I think Pedigree Dogs Exposed has had an impact, and will have positive fallout in years to come. I have heard my Pug loving friend's daughter argue with her mother about how that breed is too extreme to the detriment of its health and happiness. Mom may not change, but the daughter has. She will make different choices when choosing a dog. They have both seen Pedigree Dogs Exposed. Mom has a head-in-the-sand , I-don't-want-to-talk-about-it-attitude. The daughter learned and adjusted her POV.

How many households of BYBs and show breeding families watched that program? You can bet some of the kids started asking questions. The parents may take a shut-up-and-eat-your-mac-&-cheese-and-get-the-dogs-in-the-Winnebago attitude, but the kids will be thinking. And heck, some of the parents may see the error of their ways. Demeaned? Some of them may feel that way. Some will just file the ideas in the "crackpot file" along with global warming. Evolution at work, I say, on more levels than one.


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#19 Sue R

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Posted 30 May 2012 - 04:39 PM

To read the rest go to UK crossbreeds live longer than purebreds posted this last Friday.

I read that entire article and found the information about the Border Collie of particular interest. I think it would be worthwhile for all here to read it. Very interesting!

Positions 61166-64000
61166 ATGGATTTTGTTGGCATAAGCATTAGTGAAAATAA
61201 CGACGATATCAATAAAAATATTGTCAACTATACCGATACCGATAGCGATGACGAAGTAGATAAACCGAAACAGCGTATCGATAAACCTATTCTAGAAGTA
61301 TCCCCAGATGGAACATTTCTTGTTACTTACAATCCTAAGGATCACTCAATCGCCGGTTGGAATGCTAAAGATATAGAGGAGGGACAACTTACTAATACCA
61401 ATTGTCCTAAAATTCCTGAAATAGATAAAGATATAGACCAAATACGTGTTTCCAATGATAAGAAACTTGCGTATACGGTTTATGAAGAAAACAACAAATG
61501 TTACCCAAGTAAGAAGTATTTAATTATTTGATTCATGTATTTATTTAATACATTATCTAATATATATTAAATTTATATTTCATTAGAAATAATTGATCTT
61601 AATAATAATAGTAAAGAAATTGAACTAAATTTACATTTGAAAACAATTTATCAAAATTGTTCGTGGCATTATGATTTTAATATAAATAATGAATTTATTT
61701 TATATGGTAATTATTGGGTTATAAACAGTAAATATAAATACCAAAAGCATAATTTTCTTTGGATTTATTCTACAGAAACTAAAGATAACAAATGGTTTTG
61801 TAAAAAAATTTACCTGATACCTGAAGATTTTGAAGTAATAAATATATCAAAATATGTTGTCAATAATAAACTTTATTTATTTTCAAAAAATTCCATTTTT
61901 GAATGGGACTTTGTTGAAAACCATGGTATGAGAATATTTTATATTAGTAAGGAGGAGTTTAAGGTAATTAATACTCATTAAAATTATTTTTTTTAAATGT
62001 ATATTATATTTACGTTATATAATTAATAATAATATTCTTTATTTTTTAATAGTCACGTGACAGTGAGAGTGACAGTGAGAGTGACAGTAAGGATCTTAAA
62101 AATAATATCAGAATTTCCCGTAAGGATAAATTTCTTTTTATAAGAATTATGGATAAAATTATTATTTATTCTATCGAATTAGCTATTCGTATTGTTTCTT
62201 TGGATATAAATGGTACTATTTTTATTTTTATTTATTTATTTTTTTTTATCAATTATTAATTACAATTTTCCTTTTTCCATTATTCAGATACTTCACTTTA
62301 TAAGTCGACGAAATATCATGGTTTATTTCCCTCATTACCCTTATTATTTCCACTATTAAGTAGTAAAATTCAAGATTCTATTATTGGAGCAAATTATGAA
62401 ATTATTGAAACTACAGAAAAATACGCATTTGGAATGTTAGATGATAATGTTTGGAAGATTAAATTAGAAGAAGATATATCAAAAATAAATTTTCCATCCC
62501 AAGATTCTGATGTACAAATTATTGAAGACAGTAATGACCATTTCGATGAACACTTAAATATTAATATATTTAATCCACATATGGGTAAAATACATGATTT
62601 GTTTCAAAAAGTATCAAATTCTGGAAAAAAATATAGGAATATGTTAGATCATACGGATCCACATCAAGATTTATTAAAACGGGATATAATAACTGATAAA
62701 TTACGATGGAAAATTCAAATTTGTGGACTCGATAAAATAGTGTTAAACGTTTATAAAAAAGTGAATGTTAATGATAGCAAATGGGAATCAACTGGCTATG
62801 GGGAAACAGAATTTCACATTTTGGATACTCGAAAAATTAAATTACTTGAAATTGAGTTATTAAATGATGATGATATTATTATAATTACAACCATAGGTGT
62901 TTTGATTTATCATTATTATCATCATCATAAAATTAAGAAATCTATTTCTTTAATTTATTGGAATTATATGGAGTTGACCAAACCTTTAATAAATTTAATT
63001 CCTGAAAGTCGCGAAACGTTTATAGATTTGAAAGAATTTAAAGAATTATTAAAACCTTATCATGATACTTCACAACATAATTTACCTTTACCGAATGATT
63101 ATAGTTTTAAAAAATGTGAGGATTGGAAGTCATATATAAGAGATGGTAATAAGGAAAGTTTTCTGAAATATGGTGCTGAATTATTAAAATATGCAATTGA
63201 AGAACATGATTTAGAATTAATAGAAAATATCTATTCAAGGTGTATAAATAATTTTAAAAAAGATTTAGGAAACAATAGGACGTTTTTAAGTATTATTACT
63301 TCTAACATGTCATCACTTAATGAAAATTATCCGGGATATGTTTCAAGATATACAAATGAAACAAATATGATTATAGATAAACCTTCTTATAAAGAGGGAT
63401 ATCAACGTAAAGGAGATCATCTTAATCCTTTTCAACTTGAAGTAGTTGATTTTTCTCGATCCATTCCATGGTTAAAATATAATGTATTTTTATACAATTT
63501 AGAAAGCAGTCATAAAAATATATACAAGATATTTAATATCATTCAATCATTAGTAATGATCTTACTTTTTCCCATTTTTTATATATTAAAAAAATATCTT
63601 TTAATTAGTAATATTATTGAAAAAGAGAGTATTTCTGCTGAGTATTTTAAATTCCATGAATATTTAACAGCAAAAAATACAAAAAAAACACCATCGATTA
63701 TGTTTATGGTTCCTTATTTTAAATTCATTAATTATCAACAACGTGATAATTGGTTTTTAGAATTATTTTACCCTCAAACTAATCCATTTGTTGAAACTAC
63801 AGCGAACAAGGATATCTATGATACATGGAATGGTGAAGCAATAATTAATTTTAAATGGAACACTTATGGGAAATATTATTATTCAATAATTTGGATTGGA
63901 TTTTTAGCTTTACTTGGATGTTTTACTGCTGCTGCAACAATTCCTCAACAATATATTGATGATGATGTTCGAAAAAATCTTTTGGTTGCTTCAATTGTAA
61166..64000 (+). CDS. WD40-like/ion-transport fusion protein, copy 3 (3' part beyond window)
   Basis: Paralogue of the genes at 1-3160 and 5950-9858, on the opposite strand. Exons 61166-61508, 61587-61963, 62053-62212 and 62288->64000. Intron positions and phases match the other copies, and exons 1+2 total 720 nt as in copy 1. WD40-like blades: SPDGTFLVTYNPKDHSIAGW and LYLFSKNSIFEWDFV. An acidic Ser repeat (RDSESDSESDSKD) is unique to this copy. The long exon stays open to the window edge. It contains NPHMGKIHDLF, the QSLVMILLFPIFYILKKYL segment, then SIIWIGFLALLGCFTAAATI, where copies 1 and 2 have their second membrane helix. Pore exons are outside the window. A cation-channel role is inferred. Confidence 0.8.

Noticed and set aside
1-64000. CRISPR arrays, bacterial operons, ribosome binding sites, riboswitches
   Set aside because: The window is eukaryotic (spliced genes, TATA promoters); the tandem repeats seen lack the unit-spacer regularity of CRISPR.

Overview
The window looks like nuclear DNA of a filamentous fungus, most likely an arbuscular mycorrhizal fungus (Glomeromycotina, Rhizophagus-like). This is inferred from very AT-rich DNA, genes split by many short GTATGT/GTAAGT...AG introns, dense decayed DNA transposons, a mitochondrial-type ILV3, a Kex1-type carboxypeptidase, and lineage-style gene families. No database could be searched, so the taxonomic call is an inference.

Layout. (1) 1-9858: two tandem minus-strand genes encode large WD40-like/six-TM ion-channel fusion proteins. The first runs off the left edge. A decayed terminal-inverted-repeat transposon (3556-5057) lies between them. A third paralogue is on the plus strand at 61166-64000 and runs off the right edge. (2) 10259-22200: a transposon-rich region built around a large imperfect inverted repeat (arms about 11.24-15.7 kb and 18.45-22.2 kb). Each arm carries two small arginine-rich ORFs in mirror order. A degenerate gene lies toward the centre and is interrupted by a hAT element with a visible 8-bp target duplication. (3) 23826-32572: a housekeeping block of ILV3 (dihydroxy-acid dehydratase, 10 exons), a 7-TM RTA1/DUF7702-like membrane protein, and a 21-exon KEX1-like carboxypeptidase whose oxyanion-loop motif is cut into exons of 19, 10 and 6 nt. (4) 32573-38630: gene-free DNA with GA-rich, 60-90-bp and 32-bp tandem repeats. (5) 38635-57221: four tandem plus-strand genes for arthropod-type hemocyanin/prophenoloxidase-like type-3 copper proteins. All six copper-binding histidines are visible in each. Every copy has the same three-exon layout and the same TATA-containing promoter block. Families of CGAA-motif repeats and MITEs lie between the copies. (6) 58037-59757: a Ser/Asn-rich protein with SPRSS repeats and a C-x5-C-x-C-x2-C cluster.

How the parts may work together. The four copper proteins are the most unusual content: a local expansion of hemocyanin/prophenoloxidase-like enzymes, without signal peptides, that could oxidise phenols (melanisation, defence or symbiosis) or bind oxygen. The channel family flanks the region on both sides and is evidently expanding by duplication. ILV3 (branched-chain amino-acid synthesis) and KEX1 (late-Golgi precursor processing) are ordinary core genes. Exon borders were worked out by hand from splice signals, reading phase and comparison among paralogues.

Thanks, Mark, for posting this!
Sue Rayburn - Cleverly disguised as a responsible adult, but not the brightest firefly in the jar.

Celt, Megan, and Dan

"When the chips are down, watch where you step."

"The happiest people don't necessarily have the best of everything. They just make the best of everything." - author unknown

#20 terrecar

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Posted 30 May 2012 - 07:05 PM

I am inclined to agree with Eileen regarding the none-too-touchy-feely nature of effecting change. However, there is probably some merit to the idea that 'some' people will become more firmly entrenched in their dogma in response to criticism, at least initially. I can see all of those GSD breeders who breed dogs that walk on their hocks--and who explain that the pronounced rear angulation of the GSD helps him to cover more ground around a flock of sheep--attempting to prove the critics wrong with those inadequate AKC herding titles.

As far as the insults go, my own "willfully stupid" comment was gratis, but I could have expressed my frustration better. However, it was in no way intended as a swipe against all GSD breeders. I do know there are some who are trying to steer the breed away from the extremes (for what it's worth). However, for those who are not... Well, if the shoe fits kind'a thing.